Stakeholder Management Overview

May 28, 2009 | Author: PM Hut | Filed under: Project Stakeholder Management

Stakeholder Management Overview
By Rob Llewellyn

Stakeholder Management helps us ensure successful change. It helps managers assess and manage the environment around the planned programme and brings out the interests of the stakeholders and identifies potential conflicts to assign a level of risk or challenges to the programme’s success.

It also helps identify existing relationships between stakeholders that can be leveraged to build coalitions and potential partnerships that go on to build valuable trust and collaboration among the stakeholders.

But what is a Stakeholder?

A stakeholder is anyone who is:

  • managing the programme of work;
  • working within the programme of work;
  • directly or indirectly contributing to the programme of work;
  • affected by the programme of work or its outcomes.

So even the smallest programme will find itself with a long list of stakeholders who need to be managed carefully.

Understanding stakeholders as well as their needs, desires, characters, feelings, levels of influence, perceptions, etc is something that requires strong communication and people skills. Because we’re not managing systems here - we’re managing human beings and they’re made up of all sorts! Remember - most people don’t like change; it’s human nature, whether we like it or not, and we need to work with that.

All our stakeholders (groups and individuals) will have their own set of thoughts when it comes to our programme of work. Some will see opportunity and want to see you succeed whilst others will see a threat and prefer to see your failure. Others won’t care less about your programme until the day they realise it has an affect on them.

There are many ways to skin a cat but I’m using the OGC method and quite frankly it’s very similar to other methods I’ve come across as they all consist of the core components of good stakeholder management. So here are the main areas to address in stakeholder management:

  1. Identify stakeholders
    Tip: Create a stakeholder map
    Use categories if the list is long

  2. Establish stakeholder management strategy
    Tip: Address who, what, how, what and how

  3. Analyse stakeholders
    Tip: Create a Power/Impact Matrix and periodically update it.

  4. Stakeholder communication
    Tip: Use, clear, concise, targeted effective delivery of your communications and encourage feedback.
    This is your PR opportunity. Use it to your advantage!

  5. Communications plan
    Tip: What, how, when, by whom.
    Communicate early successes ‘quick wins’ to help win early commitment.

  6. Communication channels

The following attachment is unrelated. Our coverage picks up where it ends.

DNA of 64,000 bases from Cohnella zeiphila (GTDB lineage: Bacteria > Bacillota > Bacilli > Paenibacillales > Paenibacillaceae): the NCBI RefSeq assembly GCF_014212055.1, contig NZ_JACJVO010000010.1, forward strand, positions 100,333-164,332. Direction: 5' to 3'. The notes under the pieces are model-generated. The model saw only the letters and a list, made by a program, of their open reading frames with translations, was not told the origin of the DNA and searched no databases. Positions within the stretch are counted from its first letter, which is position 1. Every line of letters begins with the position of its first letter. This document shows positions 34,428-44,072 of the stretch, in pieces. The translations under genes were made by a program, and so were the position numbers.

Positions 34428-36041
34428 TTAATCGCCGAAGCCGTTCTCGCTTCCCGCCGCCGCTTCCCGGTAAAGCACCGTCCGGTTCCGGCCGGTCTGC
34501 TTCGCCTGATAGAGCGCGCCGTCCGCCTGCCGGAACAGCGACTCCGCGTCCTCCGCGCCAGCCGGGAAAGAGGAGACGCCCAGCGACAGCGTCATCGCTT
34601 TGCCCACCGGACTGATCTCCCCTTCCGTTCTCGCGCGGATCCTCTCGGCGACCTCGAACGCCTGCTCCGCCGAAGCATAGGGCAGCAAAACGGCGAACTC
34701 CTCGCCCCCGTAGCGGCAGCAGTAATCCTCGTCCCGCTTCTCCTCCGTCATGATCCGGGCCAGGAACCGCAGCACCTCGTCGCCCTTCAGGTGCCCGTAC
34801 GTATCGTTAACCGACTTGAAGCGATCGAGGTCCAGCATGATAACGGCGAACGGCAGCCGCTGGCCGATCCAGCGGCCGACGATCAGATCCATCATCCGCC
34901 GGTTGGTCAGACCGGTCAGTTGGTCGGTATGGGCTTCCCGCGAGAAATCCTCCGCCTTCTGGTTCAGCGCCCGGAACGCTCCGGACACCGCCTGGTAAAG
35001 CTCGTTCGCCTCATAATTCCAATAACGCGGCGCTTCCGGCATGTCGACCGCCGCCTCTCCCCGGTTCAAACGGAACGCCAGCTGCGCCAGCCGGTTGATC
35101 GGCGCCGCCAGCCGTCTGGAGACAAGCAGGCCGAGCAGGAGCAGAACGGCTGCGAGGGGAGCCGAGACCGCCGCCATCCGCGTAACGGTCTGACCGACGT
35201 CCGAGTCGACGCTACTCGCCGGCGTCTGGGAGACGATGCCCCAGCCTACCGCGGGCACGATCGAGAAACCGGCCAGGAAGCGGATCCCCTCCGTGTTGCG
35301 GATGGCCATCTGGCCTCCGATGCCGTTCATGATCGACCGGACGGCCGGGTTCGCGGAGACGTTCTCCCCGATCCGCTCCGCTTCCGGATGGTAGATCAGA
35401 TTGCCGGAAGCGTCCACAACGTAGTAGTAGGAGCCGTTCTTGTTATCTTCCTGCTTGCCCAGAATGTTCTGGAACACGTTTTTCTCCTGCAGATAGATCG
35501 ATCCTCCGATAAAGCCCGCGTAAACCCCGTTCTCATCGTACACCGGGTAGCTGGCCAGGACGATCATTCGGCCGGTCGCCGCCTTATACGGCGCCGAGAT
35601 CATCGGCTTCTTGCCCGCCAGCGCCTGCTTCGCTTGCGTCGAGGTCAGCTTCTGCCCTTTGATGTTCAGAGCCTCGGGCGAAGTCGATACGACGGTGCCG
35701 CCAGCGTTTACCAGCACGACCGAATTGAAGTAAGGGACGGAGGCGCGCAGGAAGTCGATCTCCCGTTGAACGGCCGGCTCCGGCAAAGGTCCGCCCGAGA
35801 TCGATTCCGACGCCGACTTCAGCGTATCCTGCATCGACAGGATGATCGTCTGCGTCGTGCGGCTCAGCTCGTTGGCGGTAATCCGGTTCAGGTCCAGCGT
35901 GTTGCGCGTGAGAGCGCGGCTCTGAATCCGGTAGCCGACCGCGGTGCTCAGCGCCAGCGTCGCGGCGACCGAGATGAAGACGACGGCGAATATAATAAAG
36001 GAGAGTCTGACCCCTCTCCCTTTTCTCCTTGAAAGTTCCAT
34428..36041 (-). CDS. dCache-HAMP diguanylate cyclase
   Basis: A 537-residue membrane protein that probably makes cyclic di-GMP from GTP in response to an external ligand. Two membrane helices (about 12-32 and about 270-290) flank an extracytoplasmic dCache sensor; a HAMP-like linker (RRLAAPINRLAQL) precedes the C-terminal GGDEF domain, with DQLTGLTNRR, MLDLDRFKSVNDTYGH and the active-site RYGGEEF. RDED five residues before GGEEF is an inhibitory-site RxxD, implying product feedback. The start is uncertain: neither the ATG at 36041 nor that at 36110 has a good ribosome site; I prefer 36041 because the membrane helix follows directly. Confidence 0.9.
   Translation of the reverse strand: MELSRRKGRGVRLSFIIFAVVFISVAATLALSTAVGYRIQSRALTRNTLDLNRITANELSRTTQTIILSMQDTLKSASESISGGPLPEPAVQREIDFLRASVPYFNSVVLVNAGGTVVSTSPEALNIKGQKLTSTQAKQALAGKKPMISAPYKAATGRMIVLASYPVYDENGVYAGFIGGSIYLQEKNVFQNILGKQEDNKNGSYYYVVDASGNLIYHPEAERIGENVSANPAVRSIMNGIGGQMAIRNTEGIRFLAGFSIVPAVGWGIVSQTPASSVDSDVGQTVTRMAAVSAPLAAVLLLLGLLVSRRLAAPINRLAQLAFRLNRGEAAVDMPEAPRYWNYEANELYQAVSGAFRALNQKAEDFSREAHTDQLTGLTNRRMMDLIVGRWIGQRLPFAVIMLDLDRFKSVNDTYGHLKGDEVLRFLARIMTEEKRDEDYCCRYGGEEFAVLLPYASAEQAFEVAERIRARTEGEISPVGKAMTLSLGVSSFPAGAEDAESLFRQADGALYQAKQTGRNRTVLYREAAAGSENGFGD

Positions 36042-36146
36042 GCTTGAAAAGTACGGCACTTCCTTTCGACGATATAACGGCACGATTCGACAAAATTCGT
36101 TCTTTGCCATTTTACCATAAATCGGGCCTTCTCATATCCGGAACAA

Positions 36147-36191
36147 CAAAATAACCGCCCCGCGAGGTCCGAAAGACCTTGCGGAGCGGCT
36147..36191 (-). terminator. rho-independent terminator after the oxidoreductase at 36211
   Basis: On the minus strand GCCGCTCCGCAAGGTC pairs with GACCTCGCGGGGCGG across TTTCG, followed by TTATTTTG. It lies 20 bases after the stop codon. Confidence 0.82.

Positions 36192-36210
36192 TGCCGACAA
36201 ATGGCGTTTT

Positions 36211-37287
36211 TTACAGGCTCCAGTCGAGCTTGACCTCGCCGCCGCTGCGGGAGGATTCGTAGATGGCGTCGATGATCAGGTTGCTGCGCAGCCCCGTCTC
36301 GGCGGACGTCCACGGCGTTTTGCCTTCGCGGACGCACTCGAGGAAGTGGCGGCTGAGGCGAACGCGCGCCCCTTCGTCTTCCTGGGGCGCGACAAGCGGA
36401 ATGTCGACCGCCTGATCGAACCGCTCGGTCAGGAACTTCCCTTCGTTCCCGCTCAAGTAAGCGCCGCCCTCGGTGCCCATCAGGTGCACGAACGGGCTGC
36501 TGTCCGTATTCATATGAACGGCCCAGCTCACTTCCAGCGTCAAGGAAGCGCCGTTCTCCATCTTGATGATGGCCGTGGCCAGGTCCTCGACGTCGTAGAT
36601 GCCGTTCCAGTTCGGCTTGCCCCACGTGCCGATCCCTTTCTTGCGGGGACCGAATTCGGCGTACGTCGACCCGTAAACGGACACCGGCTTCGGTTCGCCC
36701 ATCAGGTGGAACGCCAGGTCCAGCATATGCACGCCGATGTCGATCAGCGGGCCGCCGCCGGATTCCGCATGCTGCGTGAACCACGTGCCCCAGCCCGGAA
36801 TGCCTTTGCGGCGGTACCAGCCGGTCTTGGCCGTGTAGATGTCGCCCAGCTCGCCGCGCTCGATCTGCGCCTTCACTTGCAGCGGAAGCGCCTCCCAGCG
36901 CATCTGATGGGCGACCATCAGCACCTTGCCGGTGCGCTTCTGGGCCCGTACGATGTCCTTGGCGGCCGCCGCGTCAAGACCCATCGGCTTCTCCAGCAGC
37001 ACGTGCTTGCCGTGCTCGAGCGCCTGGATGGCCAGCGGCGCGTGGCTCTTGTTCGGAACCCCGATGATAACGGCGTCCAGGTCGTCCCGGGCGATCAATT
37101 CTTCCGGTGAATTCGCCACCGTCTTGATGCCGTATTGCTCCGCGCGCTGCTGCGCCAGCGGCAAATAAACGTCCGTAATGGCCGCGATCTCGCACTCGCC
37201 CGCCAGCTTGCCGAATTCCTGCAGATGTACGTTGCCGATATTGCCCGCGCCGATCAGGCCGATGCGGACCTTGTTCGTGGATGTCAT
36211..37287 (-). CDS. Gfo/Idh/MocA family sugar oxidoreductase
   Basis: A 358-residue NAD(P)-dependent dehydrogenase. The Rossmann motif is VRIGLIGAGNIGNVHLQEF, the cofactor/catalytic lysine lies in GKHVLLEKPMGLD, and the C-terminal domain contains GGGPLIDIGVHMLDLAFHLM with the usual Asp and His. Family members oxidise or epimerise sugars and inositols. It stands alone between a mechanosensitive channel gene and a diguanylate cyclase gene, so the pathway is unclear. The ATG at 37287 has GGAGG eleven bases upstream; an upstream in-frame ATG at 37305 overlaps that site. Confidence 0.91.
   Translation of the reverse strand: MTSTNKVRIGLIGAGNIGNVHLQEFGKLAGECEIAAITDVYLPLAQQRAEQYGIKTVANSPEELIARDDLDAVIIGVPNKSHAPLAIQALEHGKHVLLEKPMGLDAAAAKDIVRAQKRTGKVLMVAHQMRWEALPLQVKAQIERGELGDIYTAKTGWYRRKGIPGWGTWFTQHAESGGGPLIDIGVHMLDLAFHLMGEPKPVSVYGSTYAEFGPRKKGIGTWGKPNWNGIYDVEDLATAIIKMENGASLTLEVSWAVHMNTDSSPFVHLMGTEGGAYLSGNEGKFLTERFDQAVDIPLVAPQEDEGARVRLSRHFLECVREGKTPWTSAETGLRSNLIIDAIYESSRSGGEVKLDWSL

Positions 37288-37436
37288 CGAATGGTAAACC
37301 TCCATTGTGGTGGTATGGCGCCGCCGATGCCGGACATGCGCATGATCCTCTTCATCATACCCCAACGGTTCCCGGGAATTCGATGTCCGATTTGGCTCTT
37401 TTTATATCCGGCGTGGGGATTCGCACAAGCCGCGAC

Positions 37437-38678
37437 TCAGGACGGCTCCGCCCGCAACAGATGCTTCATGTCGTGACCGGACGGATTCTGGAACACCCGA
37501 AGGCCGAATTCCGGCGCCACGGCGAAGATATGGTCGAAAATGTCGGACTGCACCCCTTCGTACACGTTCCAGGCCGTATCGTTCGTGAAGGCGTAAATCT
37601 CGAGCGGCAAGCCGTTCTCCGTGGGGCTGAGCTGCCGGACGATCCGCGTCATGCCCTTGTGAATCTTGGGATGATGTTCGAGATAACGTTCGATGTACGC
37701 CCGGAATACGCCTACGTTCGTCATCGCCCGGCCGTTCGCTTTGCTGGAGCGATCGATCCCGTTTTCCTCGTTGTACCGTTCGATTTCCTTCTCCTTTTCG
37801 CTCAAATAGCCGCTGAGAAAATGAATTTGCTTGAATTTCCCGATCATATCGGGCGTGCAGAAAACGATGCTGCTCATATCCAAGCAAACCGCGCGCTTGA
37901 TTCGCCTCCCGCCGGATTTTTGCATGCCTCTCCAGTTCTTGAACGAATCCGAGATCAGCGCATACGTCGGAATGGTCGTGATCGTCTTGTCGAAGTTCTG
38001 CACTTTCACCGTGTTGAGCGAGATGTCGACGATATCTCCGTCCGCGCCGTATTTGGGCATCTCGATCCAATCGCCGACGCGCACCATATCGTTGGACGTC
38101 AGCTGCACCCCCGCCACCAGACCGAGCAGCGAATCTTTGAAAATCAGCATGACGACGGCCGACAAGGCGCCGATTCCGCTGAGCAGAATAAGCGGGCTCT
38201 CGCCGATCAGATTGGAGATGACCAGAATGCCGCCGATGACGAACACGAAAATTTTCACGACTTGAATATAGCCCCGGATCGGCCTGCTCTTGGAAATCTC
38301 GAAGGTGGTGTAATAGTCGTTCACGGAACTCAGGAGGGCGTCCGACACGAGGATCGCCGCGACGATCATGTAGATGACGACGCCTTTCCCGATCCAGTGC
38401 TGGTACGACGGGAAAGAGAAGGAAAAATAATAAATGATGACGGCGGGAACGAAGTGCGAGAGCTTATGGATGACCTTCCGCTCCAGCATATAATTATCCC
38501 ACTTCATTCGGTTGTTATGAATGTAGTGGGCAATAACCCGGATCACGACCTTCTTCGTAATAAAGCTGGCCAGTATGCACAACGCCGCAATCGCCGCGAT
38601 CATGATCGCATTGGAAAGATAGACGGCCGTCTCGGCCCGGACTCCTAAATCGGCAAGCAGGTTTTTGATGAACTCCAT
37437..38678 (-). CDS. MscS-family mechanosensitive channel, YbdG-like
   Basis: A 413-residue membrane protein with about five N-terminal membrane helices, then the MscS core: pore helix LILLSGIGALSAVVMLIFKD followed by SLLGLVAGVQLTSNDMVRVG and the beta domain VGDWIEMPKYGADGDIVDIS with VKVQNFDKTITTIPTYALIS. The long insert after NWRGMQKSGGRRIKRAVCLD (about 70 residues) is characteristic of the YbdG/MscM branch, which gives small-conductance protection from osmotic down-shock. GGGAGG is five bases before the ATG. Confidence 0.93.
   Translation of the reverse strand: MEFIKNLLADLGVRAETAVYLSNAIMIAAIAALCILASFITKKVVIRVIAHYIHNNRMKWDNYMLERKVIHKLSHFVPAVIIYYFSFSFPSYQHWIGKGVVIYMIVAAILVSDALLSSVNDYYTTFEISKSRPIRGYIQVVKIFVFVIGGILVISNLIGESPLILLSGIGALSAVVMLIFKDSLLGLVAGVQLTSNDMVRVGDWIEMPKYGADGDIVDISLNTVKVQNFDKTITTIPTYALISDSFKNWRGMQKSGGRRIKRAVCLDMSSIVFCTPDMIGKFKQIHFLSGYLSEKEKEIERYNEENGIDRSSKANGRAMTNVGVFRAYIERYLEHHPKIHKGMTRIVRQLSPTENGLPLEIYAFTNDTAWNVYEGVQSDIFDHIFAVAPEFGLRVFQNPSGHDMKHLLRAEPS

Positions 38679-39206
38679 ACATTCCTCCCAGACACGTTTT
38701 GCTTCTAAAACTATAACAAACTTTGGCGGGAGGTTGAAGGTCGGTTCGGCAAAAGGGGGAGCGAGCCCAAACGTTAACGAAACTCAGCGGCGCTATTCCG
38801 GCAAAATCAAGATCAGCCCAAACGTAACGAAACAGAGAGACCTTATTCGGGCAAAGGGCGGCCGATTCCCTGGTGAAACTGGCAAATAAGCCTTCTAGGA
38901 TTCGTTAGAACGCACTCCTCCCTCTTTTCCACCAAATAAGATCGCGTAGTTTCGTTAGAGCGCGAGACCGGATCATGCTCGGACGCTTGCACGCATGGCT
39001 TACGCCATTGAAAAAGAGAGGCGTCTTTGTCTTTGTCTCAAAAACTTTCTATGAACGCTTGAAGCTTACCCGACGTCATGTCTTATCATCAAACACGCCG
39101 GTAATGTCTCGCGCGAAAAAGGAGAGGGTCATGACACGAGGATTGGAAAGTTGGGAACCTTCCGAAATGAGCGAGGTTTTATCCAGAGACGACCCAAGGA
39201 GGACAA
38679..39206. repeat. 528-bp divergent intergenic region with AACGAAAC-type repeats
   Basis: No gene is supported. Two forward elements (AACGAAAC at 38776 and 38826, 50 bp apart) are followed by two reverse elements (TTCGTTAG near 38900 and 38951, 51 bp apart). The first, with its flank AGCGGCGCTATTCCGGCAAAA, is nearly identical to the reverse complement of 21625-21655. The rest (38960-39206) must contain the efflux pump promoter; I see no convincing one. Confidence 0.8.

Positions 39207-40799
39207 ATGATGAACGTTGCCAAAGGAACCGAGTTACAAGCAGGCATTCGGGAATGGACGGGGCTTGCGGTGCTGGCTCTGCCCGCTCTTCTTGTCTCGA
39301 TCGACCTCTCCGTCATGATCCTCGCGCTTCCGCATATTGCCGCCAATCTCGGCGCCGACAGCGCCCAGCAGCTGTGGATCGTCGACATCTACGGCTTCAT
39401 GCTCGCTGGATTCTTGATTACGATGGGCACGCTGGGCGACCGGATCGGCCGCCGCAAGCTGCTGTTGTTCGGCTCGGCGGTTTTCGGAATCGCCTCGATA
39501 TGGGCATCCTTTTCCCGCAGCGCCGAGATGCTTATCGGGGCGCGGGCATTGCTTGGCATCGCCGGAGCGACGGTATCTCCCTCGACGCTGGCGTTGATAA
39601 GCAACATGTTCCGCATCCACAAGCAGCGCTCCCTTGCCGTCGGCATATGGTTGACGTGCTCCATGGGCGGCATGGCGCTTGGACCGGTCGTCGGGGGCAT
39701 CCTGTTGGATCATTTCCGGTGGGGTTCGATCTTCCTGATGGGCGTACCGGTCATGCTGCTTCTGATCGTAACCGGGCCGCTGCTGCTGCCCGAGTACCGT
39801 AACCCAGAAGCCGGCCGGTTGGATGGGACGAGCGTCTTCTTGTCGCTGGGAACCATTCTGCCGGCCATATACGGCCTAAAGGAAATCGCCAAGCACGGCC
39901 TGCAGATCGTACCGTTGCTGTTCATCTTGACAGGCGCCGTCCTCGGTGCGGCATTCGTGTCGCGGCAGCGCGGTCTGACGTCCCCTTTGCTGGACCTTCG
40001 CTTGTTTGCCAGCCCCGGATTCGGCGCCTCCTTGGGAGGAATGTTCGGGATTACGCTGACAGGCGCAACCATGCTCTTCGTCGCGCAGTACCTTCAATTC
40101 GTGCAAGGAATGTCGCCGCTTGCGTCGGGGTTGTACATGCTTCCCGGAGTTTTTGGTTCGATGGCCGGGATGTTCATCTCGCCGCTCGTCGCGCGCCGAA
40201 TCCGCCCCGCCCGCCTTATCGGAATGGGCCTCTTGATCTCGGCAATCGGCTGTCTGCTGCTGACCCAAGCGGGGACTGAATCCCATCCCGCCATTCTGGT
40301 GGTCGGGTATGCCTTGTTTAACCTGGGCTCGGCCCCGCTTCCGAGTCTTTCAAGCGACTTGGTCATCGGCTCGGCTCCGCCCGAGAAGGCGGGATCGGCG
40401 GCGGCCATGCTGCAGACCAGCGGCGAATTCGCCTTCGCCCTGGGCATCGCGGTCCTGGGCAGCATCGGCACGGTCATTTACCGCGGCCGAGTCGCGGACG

Tip: Consider seminars, workshops, media, bulletins, web, etc.
    Use a blend of whatever works best with your stakeholders but ensure communication is two-way, not one-way.

  7. Managing stakeholders
    Tip: Apply your best people skills

  8. Responsibilities for stakeholder management
    Tip: Use key contacts who are in a strong position to influence key stakeholders

The benefits of good stakeholder management are common knowledge but many organisations still suffer from poor stakeholder management.

Common failures include:

  • Engaging with stakeholder too late so their views can not be considered without substantial revision and delay.
  • Inviting stakeholders to participate too early resulting in a complicated decision making process that causes delays.
  • Inviting the wrong stakeholders to participate thereby reducing the value of the contribution and leaving the door open to damaging external criticism.
  • Treating the participation of stakeholders as insignificant and inconsequential resulting in poor stakeholder “buy-in” at the implementation stage.

However stakeholder management is approached, it should be done diligently. It’s amazing the difference it can make!

The author Rob Llewellyn is founder of C-Level consultancy The Llewellyn Group, and since the 1990s has been providing project and programme management services to organisations across Europe and the Middle East. You can visit his web site at www.llewellyn-group.com.

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3 people have left comments

Relevant to my article above, I’ve also just posted a piece about a neat Stakeholder Management tool at http://www.llewellyn-group.com/?p=740

Rob Llewellyn wrote on May 29, 2009 - 8:35 am | Visit Link

PPM systems formalise the roles of the stakeholders by defining their roles and adding them to review and approval cycles. They also provide the milestones for the project that document stakeholders buy-in. All this helps solidify the good will the project major builds in a way that provides incremental commitment to the project.

Pradeep Bhanot wrote on June 2, 2009 - 12:08 pm | Visit Link

which person can you name as a role model for stakeholder management?

Adriaan wrote on April 14, 2011 - 8:39 pm | Visit Link

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